Paul Almond began his career in 1954 when he joined the Canadian Broadcasting Company (CBC) as the youngest producer-director in its history. He subsequently has produced and directed over one hundred TV dramas, employing a directorial style, that uses improvisational techniques, an outgrowth of his visits to the Actors Studio. Among the major actors who have appeared in Almond-directed productions include Rosemary Harris, Kate Reid, Hugh Griffiths, Gwen Ffrancon-Davies and numerous others.
The Montreal-born Almond actually began writing plays as a child and had his first professional production at age eleven. After attending Oxford where he began acting, he toured France in a production of "The Duchess of Malfi" directed by Tony Richardson, then returned to Canada to write a novel, before joining the CBC. Almond worked in TV in Canada and London, where he directed such productions as "The Rose Tattoo" for Grenada Television. In 1960, General Motors refused to sponsor his production of "Shadow of a Pale Horse", claiming a lynching scene was too realistic; it aired on Canadian TV intact. Five years later, he directed "Romeo and Jeannette" which introduced Genevieve Bujold and Michael Sarrazin. Almond began directing documentaries, including religious films set in Israel and Jordan, a study of his then-wife ballerina Angela Leigh, and film about life on the Gaspe Coast where he was raised. Almond made the jump to US TV and directed episodes of "Alfred Hitchcock Presents" and "For the People" (CBS, 1965), which starred William Shatner as a crusading assistant district attorney in NYC.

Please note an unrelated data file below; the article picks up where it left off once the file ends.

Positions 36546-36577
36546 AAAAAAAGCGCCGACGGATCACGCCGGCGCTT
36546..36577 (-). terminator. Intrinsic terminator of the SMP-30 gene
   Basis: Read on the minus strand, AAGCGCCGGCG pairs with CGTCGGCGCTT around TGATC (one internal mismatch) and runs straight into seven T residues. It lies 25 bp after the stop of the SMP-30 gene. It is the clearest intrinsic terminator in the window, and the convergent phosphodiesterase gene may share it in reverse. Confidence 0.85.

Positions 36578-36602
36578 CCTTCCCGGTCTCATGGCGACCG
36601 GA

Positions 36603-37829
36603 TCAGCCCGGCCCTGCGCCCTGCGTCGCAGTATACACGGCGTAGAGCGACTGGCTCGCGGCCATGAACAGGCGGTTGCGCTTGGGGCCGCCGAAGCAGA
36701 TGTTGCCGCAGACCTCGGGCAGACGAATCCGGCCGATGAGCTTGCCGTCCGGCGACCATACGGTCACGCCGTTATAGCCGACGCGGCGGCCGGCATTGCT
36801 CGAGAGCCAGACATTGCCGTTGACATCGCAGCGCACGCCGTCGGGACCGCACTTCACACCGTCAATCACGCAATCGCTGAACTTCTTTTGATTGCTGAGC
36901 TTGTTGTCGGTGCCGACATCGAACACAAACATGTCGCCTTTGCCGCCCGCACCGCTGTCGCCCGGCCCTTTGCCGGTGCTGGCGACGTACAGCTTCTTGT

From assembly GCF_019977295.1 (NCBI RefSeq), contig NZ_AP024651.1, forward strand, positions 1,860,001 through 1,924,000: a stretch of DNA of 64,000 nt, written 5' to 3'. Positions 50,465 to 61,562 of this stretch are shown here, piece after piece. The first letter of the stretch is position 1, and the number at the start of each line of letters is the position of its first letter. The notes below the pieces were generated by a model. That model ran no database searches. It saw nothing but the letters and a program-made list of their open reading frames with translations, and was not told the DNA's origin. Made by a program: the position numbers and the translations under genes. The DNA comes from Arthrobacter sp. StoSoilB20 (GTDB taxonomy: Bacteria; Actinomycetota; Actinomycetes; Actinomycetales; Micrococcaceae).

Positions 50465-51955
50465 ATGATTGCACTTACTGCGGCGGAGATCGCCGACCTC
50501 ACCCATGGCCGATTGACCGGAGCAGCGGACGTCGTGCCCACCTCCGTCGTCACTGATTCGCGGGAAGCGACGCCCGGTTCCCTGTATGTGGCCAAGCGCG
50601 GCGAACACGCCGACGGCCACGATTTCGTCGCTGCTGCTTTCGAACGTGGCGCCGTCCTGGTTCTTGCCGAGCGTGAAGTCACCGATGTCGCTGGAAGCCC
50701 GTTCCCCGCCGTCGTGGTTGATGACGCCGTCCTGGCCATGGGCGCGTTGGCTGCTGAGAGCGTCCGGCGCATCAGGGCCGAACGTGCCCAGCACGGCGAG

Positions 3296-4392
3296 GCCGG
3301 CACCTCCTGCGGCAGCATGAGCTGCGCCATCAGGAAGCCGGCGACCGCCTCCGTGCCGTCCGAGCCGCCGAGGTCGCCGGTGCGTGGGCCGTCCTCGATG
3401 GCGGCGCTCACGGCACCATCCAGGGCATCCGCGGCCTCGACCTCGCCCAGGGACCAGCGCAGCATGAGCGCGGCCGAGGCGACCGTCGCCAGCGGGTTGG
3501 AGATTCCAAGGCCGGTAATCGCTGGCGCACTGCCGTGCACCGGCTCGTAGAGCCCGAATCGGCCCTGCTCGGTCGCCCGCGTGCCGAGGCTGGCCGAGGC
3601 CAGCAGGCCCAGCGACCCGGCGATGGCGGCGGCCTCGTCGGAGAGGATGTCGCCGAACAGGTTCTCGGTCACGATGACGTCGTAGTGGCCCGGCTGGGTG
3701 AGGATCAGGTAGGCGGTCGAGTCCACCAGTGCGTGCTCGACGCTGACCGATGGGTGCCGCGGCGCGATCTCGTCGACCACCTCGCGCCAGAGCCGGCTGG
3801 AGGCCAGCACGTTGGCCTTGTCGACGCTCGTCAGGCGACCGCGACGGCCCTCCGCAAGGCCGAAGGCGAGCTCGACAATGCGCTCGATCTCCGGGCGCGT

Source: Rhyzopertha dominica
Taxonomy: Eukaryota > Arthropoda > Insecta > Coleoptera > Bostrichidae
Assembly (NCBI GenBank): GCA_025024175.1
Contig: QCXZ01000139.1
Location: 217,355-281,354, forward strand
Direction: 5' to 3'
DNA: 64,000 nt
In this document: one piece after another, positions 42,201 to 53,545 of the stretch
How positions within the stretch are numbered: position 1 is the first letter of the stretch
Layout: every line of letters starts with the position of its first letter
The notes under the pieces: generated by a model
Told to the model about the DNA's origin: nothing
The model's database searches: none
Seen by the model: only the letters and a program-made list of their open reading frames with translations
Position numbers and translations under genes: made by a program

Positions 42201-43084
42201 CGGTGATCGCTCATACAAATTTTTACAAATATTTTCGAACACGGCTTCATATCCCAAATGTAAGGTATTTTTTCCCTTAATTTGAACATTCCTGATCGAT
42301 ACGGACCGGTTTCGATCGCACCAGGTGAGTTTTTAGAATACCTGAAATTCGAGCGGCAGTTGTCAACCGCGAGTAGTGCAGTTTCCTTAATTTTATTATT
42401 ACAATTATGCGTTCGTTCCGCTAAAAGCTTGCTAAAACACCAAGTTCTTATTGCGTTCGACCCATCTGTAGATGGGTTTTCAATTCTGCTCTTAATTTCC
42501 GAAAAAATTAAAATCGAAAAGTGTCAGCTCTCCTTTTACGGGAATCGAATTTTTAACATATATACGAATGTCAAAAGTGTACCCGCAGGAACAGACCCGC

Almond directed "7 Up" (1963), the first installment of a series of documentaries that followed the lives of a group of Britishers at seven year intervals. His assistant Michael Apted later handled the other installments. Almond's first fictional film was "Isabel" (1967), starring Genevieve Bujold (whom he married that year; they divorced in 1973) and was inspired by his youth. He subsequently wrote, directed and produced "Act of the Heart" (1970), a study of religious fanaticism centering on a young woman (Bujold) in love with a Catholic priest (Donald Sutherland). "Journey" (1972), again featuring Bujold, was a gorgeously shot story about a woman rescued from drowning by the leader of a wilderness commune.
It was eight years before Almond returned behind the camera. He assumed the director's chair of the troubled "Final Assignment" (1980), which despite a cast that included Bujold, Burgess Meredith, Michael York and Colleen Dewhurst, ultimately was done in by a poor script. A change of pace comedy "Ups & Downs" (1983) followed. Using a cast of mostly non-professionals, Almond depicted the relationships between a group youths at a boarding school. "Captive Hearts" (1987) was a wartime romance centering on the relationship between an American soldier held prisoner in a Japanese farming community and a local girl. His "The Dance Goes On ..." (1991) was a personal chronicle of a father son-relationship which featured his own son Matthew in one of the central roles.
In addition to his feature and TV work, Almond has produced and directed numerous stage plays. Since the 1990s, he has concentrated on writing books. In 1999, "La Vengeance des Dieux", a French translation of one of Almond's novels-- about an asteroid due to hit the Earth--was published in Canada. That same year, Almond and Michael Ballantyne produced the fascinating non-fiction "High Hopes: Coming of Age at the Mid-Century", a collection of letters, including such notable correspondents as Christopher Isherwood and Sean O'Casey.